However, the IPC notably allows for foreign companies to operate Iranian oil and gas fields for a far longer time than under previous contracts—reportedly up to 20 to 25 years. What’s more, the traditional low cost of production of conventional fields in Iran may prove an attractive bet for IOCs wary of stubbornly low global prices, even if there is some uncertainty about Iran’s contract environment. Zanganeh told Seda that much of these concerns, and worries about political instability in an Iranian election year, should be ignored, as it is the product of domestic actors seeking to scare off investors to damage the Rouhani government’s reputation. “In my opinion, they have political motivations and are unable to comprehend the national interest,” he said.

Other obstacles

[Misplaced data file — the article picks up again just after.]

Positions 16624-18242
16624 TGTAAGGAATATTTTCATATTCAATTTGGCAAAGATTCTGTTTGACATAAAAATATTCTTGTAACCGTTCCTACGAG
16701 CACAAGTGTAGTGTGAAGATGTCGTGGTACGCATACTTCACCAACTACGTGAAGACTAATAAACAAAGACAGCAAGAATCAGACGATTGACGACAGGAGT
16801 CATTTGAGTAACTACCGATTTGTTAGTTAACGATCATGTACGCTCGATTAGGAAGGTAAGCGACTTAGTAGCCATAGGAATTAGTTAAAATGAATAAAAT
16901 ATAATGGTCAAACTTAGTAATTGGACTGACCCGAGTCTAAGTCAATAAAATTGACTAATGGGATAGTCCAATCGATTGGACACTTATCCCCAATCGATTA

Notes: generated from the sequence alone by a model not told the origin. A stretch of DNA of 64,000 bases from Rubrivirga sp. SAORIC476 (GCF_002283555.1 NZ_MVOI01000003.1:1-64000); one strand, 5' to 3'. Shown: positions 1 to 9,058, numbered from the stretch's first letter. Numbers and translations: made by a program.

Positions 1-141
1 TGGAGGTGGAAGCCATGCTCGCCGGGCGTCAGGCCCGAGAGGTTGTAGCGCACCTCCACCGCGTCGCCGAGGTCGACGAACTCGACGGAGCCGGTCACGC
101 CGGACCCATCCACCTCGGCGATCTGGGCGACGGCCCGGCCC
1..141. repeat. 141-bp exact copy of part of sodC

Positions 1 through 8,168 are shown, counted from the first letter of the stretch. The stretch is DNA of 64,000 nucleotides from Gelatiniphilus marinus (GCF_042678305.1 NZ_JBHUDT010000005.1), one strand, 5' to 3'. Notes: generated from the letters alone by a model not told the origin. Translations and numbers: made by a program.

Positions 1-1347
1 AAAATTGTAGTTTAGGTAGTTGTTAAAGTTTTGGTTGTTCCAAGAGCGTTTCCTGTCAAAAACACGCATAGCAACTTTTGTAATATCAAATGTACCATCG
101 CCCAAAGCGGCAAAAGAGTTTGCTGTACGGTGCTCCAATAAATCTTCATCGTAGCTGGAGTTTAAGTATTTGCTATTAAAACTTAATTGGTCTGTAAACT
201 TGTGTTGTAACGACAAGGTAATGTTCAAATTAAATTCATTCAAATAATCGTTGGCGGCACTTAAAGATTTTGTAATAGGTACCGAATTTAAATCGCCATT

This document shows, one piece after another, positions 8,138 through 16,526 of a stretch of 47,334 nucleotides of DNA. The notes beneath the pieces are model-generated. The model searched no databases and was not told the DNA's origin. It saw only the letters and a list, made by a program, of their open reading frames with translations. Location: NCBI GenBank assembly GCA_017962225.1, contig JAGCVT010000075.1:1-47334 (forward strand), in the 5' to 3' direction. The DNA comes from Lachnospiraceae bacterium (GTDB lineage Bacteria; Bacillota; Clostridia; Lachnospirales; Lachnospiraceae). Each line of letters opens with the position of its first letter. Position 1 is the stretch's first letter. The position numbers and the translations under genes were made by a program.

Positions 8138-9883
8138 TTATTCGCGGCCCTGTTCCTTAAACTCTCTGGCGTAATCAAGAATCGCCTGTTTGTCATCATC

Further obstacles remain outside of the contract environment, however. Concerns about Iranian banks’ compliance with international standards and systems, and most importantly, with U.S. anti-terrorism sanctions that remain in force, have apparently scared many potential investors away from doing business in Iran (or scared international banks away from financing such investment). This phenomenon could well extend to oil sector investment. Questions remain about which domestic partners foreign oil companies will be able to work with—and with the approved partner list reportedly including US-sanctioned entities like the Islamic Revolutionary Guards Corps’ Khatam al-Anbia industrial conglomerate, navigating the partnership process will be a major concern for prospective investors as well. But if, as Zanganeh claimed, a new contract with a major IOC is imminent, this could set a positive example for wary parties and pave the way for the renewed investment needed for Iran to reach its long-term production goals—and perhaps bolster Rouhani’s case that the nuclear deal was in the best interest of Iran and its sanctions-ravaged economy.